Though the same individuals may be having the same experience, they move through grief in different ways and in different stages.

 

Becuase founder and IWLC, Christina H Chororos, understands this topic so well, KCPC was designed to help you and your loved ones move through the grieving process.

 

To learn more about Elisabeth Kübler-Ross, please click here.

The authors concluded, "Life phenomena like grief and loss caused by death and chronic pain, seem to have many qualities in common and may overlap each other. A common core containing emptiness, vulnerability and exhaustion is identified."

 

Wait...seriously?

 

"Loss caused by death is naturally connected to grief. However, loss caused by chronic pain may also lead to grief experiences. These losses have the potential to elicit existential difficulties such as lack of control and reduced predictability about life. Such changes may diminish the person’s well-being, hope for the future and ability to cope. Loss as a life experience may concern something irrevocable and the feelings connected to what is lost. As such, grief may be related to several losses caused by chronic pain, like loss of health, loss of work or social relations." 

 

 "Common for these phenomena is that grief influences the existential parts of life and is described as a reconstructive process following such suffering. The examination of grief caused by death and chronic pain reveals many similarities." (1)

 

Seriously. 

Hard to believe? Well, let's look at both experiences.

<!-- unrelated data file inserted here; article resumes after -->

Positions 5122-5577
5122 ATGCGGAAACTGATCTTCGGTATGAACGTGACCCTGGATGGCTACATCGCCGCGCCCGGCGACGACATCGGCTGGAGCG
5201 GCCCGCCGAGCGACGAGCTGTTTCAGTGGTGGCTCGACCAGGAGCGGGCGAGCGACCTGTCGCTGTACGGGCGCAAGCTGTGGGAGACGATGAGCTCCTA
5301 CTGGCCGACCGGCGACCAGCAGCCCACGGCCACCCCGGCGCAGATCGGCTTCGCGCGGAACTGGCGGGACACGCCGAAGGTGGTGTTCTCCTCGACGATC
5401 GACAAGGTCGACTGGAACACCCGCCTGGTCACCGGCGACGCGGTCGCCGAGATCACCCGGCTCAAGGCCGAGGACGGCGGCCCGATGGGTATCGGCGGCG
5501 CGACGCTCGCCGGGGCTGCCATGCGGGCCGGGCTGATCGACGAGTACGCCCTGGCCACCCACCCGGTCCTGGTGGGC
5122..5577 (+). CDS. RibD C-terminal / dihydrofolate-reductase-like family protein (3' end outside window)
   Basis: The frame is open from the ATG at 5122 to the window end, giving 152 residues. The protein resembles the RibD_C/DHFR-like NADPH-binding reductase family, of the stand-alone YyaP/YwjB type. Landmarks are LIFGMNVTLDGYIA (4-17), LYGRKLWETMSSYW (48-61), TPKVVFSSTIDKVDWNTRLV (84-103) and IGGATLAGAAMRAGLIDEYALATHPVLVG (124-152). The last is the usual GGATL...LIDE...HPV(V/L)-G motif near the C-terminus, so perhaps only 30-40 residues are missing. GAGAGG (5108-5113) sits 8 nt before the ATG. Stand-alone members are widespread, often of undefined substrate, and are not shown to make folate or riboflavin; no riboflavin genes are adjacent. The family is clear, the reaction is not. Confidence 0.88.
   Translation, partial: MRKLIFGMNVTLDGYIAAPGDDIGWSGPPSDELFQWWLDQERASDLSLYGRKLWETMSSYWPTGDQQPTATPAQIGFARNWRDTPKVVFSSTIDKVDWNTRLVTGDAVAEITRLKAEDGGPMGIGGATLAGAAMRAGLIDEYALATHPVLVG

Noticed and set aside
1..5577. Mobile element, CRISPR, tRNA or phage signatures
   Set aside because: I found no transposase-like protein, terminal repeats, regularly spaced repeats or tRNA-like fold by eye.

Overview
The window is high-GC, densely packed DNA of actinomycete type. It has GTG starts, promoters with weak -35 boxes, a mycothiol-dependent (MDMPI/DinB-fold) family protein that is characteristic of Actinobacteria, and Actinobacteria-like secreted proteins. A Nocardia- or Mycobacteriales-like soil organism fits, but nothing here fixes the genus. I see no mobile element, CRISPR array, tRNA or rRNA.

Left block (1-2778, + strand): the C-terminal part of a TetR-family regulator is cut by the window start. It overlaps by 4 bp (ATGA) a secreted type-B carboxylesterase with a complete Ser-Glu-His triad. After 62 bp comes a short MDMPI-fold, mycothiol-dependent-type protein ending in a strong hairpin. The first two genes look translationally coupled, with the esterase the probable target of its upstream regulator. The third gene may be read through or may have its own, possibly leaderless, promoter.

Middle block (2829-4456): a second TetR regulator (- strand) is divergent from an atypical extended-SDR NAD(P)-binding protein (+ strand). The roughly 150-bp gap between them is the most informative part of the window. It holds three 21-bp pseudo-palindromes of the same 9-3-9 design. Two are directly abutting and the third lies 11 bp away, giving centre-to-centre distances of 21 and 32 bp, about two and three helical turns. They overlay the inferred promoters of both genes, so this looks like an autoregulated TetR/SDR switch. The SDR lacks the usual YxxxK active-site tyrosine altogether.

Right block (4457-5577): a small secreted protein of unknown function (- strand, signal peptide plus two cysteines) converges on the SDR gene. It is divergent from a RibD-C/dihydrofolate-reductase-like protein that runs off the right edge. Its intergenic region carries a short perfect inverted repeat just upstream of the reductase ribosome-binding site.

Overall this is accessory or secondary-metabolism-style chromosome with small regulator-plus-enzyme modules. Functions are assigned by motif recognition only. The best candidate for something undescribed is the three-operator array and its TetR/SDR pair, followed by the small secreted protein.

The "Today Show" interviewed actress,  Kristen Stewart (a serious personal fav of mine) about her 2016 movie, Personal Shopper.

 

If you haven't seen the movie, her character significantly struggles to carry on after her twin brother tragically passes away. 

 

When asked about her character, Maureen Cartwright, Kristen Stewart eloquently explained grief and spirituality in a way that gets to the heart of the matter...Oh, and, echoes the above research!

 

"She's in the in the midst of the most devastating grief and loss - she's lost her twin brother and therefore feels like a fractured... sort of, half of a person. She can't interact with the normal default setting that everyone exists in because she doesn't really understand what existence is, therefore she can't - she can't... exist until she sort of, rebuilds herself after that devastating loss." ..."there's no individuality that defines her- she's just sort of, shell-shocked and, in the midst of an existential crisis that also includes the question of the afterlife and whether or not we are alone at the end of the day or if there is some sort of connection that we have that you could call spirituality."